Assuming that a substantial reduction of RD diffusion coefficients at the borders of ocellated lizard’s polygonal 2D scales is justified by spatial variation of the actual skin geometry in the third spatial dimension (i.e., the presence of thin skin in between thicker scales), we previously demonstrated^{27} that this ad hoc parameter transforms a Turing continuous RD system into discrete macroscopic von Neumann CA dynamics that computes a labyrinthine skin pattern of black and green scales. These dynamics are highly similar to the actual posthatching selforganisational skin patterning process observed in that species^{27}. Here, we quantitatively validate the abovementioned conjecture by confirming that variation of skin thickness in bona fide RD numerical simulations (with constant diffusion coefficients) performed in realistic 3D domains produces a scalebyscale colouring and a CA behaviour. We additionally show that this phenomenon is robust to variation of the RD model and that growth of the animal considerably and realistically affects the patterning dynamics. Given that the current histological and episcopic microscopy data did not evidence any scale substructure (beyond the thinning of the skin per se) that could locally affect the diffusion constants in the interscale skin, the data and analyses presented here demonstrate that the mere superposition of the lizard’s 3D skin geometry with a continuous RD system generates a CA.
The diffusion terms in the RD PDE can represent a series of biological processes: effective diffusion of signalling molecules, cell movements and/or the production of longrange cellular projections. If one makes the reasonable assumption that the fundamental molecular and cellular mechanisms governing the selforganising skin colour patterning process are similar in ocellated lizards and zebrafish, the extensive literature on the latter (e.g.^{45,46,47}) indicates that some longrange interactions among chromatophores are mediated by long cell projections (called ‘airinemes'^{48}). Note that, more generally, such signalling filopodia can mediate morphogen transport and gradient establishment in rapidlyexpanding tissues^{49}, such as in early developmental processes. We think that the geometric constrictions constituted by the interscale skin is very likely to affect not only diffusing molecules and chromatophore movements but also airineme transport. Indeed, recent findings indicate^{11} that airinemes production and delivery require a macrophage relay: after recognising surface blebs of xanthoblasts, macrophages drag airineme vesicles and deliver them to melanophores, providing the long distance communication between these two chromatophore types. These data help understand why the RD framework is efficient in recapitulating the effective CA process in the ocellated lizard as the wandering of the macrophages with the xanthophores’ cellular long projections is (i) likely affected by the small thickness of the interscale skin restrictions and (ii) might explain a diffusionlike dissemination of longdistance signals during the skin colour patterning process.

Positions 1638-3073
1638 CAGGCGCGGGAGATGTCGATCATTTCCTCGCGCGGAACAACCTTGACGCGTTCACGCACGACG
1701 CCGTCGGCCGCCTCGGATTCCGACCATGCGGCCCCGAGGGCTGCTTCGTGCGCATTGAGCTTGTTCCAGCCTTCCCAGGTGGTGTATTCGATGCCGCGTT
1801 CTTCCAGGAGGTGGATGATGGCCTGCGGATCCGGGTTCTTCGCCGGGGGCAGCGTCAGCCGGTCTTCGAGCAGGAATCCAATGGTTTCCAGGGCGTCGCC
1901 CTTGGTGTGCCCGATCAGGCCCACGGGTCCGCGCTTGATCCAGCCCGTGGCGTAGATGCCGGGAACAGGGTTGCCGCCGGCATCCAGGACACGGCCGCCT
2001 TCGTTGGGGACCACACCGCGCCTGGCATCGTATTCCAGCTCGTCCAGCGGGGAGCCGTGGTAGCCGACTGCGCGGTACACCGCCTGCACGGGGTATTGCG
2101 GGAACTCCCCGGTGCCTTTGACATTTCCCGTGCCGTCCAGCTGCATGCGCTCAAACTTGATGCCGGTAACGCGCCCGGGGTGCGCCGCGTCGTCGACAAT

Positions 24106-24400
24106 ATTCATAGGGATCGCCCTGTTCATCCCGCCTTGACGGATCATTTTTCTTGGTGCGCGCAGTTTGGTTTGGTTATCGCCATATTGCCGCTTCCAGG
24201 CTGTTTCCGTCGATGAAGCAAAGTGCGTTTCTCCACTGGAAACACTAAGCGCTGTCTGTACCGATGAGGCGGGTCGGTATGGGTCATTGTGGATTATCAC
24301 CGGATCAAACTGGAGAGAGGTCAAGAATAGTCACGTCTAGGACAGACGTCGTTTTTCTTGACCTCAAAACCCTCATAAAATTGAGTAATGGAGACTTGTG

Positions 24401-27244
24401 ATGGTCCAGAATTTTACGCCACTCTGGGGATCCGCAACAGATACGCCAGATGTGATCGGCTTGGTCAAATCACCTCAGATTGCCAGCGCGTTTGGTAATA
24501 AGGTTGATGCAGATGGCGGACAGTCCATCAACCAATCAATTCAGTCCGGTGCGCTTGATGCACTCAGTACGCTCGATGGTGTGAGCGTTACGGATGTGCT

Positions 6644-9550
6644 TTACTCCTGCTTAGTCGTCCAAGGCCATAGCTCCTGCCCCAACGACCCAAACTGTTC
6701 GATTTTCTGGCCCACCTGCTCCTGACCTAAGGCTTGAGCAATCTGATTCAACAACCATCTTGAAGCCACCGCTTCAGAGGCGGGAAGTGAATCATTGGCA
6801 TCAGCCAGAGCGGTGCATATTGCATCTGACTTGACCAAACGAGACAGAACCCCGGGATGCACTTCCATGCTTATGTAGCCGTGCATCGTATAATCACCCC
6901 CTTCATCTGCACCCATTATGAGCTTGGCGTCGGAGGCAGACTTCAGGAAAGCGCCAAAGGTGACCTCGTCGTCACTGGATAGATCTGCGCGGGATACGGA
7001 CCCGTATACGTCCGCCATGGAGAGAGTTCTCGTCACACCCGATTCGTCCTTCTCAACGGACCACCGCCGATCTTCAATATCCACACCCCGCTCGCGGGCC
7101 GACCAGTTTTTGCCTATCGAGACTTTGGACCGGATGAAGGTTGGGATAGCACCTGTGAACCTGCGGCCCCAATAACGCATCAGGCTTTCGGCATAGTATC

Ever since Alan Turing^{15}, RD equations have been used as a paradigmatic model of pattern development^{19,21,27,50}. The success of the Turing model is for multiple reasons: (i) the combination of nonlinear reactions with short and longrange diffusion makes this framework very simple and mathematically elegant, (ii) the system of PDEs is often locally tractable through linearisation, (iii) it can generate a vast array of behaviours, including a diversity of stationary patterns and (iv) the cell–cell interactions in real biological systems occur through effective diffusion^{51} of morphogens in tissues and/or through short and longrange contacts that can be translated into small and large diffusion coefficients. Although the combination of multiple interactions into a few parameters can be viewed as a strength of RD approaches, other scholars would argue that it makes clear biological interpretation of these parameters difficult. For example, one of the three components in the Nakamasu et al. model^{21} very efficiently accounts for longrange interactions, but it is unclear what its biochemical correspondence is in the actual biological system.